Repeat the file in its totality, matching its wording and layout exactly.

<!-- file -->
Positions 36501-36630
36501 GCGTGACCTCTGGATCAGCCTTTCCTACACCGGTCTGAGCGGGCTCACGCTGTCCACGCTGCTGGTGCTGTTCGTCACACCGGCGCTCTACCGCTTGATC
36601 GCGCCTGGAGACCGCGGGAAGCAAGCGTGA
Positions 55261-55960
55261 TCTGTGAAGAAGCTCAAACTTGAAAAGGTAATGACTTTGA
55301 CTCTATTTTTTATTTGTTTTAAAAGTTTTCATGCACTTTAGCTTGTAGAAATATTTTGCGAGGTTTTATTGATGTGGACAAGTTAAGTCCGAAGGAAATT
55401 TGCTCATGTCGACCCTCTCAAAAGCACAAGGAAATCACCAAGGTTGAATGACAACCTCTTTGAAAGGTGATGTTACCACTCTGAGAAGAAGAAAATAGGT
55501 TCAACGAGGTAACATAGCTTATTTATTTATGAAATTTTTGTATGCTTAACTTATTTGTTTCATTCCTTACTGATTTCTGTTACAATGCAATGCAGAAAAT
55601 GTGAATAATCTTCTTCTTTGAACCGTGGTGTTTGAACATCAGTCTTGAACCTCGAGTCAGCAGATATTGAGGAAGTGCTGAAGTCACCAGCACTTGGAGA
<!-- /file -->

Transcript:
Positions 36501-36630
36501 GCGTGACCTCTGGATCAGCCTTTCCTACACCGGTCTGAGCGGGCTCACGCTGTCCACGCTGCTGGTGCTGTTCGTCACACCGGCGCTCTACCGCTTGATC
36601 GCGCCTGGAGACCGCGGGAAGCAAGCGTGA
Positions 55261-55960
55261 TCTGTGAAGAAGCTCAAACTTGAAAAGGTAATGACTTTGA
55301 CTCTATTTTTTATTTGTTTTAAAAGTTTTCATGCACTTTAGCTTGTAGAAATATTTTGCGAGGTTTTATTGATGTGGACAAGTTAAGTCCGAAGGAAATT
55401 TGCTCATGTCGACCCTCTCAAAAGCACAAGGAAATCACCAAGGTTGAATGACAACCTCTTTGAAAGGTGATGTTACCACTCTGAGAAGAAGAAAATAGGT
55501 TCAACGAGGTAACATAGCTTATTTATTTATGAAATTTTTGTATGCTTAACTTATTTGTTTCATTCCTTACTGATTTCTGTTACAATGCAATGCAGAAAAT
55601 GTGAATAATCTTCTTCTTTGAACCGTGGTGTTTGAACATCAGTCTTGAACCTCGAGTCAGCAGATATTGAGGAAGTGCTGAAGTCACCAGCACTTGGAGA